Monitising the cloud

With analysts predicting a 25% annual growth of cloud computing services between 2013 and 2017, there is every indication that it is the bandwagon the Middle East’s channel community should be jumping on.

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Monitising the cloud Glen Ogden, Regional Sales Director, Middle East, A10 Networks.
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By  Piers Ford Published  January 27, 2014

With analysts predicting a 25% annual growth of cloud computing services between 2013 and 2017, there is every indication that it is the bandwagon the Middle East’s channel community should be jumping on. One of the biggest challenges for distributors and resellers entering the cloud arena is adapting to new revenue models. Out go traditional margin measurements and in comes a greater reliance on regular, recurring service billing and proactive software bundling.

The rise of the cloud services market is unstoppable. That’s the unanimous view from the analysts’ corner, with everyone from Gartner to IDC forecasting rapid growth for the foreseeable future. According to IDC, global spending on public cloud services will increase annually by almost 25% - five times faster than the IT industry as a whole - between now and 2017, when it will reach $107bn.

Gartner predicts that by 2016, most new IT spending will be cloud-based. Last year, the analyst valued the public cloud services market in the Middle East and North Africa (MENA) at $462.3m, with enterprise SaaS strategies driving the adoption of cloud office suites and ERP implementations.

The big picture for channel players moving into cloud services could hardly be more appealing. But it is also deceptively simple. The reality of the potential cloud market, while full of possibilities, is complex, and resellers need to decide which elements in the supply chain play to their strengths.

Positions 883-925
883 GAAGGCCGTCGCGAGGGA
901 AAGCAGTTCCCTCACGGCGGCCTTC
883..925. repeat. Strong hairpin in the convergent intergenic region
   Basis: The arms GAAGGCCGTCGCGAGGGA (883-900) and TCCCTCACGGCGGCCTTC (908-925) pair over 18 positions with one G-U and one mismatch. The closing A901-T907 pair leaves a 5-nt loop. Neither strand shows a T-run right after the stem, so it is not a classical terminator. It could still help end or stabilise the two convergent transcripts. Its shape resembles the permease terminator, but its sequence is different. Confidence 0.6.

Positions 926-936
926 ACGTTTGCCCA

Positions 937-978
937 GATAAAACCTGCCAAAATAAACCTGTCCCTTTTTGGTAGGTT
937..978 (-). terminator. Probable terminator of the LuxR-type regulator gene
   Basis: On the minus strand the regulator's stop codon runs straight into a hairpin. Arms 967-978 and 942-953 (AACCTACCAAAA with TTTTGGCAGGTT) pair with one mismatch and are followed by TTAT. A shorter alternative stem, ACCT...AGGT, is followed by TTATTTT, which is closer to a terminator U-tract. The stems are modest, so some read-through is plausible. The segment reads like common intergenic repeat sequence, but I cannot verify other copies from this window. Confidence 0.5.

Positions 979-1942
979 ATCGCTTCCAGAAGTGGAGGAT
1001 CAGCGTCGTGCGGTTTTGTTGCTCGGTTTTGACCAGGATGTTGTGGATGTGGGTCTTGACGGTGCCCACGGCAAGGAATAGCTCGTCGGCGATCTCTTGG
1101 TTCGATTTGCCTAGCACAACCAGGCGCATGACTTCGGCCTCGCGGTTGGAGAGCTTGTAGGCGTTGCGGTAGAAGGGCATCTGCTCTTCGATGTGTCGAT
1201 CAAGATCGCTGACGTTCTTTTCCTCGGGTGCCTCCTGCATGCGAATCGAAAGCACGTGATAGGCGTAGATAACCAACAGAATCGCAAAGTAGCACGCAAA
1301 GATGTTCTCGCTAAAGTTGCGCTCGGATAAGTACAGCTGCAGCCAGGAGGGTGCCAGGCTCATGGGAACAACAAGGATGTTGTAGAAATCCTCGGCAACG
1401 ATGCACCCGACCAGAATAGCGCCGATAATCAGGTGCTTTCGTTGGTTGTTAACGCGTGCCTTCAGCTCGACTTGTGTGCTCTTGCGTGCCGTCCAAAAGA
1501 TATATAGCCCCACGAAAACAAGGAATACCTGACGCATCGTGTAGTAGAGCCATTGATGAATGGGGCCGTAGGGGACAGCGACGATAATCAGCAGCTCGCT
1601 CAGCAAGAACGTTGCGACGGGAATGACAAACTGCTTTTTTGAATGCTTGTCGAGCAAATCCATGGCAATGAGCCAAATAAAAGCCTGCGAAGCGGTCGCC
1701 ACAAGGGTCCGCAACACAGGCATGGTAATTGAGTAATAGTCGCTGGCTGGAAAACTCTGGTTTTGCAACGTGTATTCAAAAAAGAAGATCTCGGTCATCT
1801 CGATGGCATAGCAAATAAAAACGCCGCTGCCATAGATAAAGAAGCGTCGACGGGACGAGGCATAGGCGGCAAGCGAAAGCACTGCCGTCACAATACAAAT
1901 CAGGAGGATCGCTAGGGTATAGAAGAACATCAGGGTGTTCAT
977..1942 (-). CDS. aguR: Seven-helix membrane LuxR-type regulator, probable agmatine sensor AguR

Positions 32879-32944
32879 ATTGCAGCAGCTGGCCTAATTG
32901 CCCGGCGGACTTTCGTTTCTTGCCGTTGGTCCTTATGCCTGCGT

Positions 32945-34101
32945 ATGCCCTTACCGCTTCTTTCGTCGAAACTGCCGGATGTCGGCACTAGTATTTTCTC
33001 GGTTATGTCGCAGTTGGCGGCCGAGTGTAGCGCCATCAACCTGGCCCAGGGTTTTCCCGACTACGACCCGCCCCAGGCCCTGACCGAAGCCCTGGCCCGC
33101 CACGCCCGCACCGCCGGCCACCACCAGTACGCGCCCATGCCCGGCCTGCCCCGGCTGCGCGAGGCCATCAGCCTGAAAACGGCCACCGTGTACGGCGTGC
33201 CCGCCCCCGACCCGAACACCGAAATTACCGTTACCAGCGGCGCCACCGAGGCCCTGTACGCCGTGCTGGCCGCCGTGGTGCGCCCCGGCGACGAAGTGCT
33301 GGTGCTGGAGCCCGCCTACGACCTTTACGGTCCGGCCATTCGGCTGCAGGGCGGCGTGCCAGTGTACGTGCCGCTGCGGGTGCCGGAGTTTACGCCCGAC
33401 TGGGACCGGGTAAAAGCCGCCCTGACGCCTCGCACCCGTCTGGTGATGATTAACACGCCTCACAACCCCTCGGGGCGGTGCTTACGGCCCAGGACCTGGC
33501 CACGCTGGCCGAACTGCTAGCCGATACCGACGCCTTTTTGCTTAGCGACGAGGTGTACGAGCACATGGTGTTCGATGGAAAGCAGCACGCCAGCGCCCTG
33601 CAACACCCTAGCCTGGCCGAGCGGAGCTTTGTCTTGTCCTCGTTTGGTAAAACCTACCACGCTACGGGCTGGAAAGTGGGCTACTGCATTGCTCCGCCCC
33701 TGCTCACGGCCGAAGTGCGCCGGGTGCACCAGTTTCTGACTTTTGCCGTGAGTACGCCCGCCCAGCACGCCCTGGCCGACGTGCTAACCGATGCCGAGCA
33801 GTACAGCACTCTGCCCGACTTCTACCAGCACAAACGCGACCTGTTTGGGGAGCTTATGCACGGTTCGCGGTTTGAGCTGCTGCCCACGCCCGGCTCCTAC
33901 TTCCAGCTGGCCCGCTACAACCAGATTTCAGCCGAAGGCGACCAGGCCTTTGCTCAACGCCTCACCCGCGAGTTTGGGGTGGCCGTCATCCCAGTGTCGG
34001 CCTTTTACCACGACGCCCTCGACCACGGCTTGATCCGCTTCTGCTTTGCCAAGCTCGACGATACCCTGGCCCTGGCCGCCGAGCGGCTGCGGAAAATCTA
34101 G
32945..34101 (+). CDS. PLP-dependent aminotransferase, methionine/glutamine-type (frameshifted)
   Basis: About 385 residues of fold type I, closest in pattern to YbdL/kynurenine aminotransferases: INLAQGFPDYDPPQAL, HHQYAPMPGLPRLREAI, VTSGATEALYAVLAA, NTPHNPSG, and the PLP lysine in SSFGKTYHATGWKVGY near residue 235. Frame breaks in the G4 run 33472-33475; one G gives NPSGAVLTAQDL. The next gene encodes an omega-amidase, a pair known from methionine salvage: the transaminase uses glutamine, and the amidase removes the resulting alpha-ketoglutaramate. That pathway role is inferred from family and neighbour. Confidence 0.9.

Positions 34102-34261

There are also lingering concerns about cloud security and the readiness of some regional infrastructures to provide the levels of latency and resilience that are necessary for the quality of service expected by application-hungry customers.

“According to the well-known research firms, the Middle East is somewhat trailing behind in terms of overall cloud adoption and numbers of cloud service providers,” said Pierre Olivier Descoteaux, general manager, vendor acquisition and cloud computing at VAD Ingram Micro Services. “However, the potential for cloud growth in this region is expected to be spectacular due to the number of SMBs, the importance that technology plays here and the cost saving benefit that cloud proposes.

“Ingram Micro recognises two different types of reseller that will play in the adoption and growth of the cloud computing industry in the Middle East: Cloud Service Providers (CSPs) that wish to build their own cloud infrastructure and offer cloud solutions themselves, as multi-tenancy platforms; and Cloud Service Brokers (CSBs) who wish to deploy an already packaged and hosted solution with little capital expenditure.”

Descoteaux said it is early days for both types but in recent months, easily-deployed office solutions have started to take off in a big way. Conversations with brokers are getting deeper and he has noted a growing interest among them to understand the industry better and seize a promising opportunity.

While private cloud solutions help to address wider security concerns, they are more likely to be provided by CSPs with the resources to invest in their own infrastructure. For resellers, the main focus will stay on the public cloud as a delivery platform for applications and service bundles, and some commentators think this will act as a drag on the market – particularly in countries with their own local challenges.

“There are a number of potential barriers to accelerating public loud services in the Middle East,” said Glen Ogden, regional sales director, Middle East at A10 Networks. “Connectivity costs tend to be high, and there may be concerns over data security and sovereignty. As cloud services and connectivity become more competitively priced and trusted, the lure of applications such as and Google Apps will mean that organisations might move to cloud regardless, even if just for a slice of their IT function.

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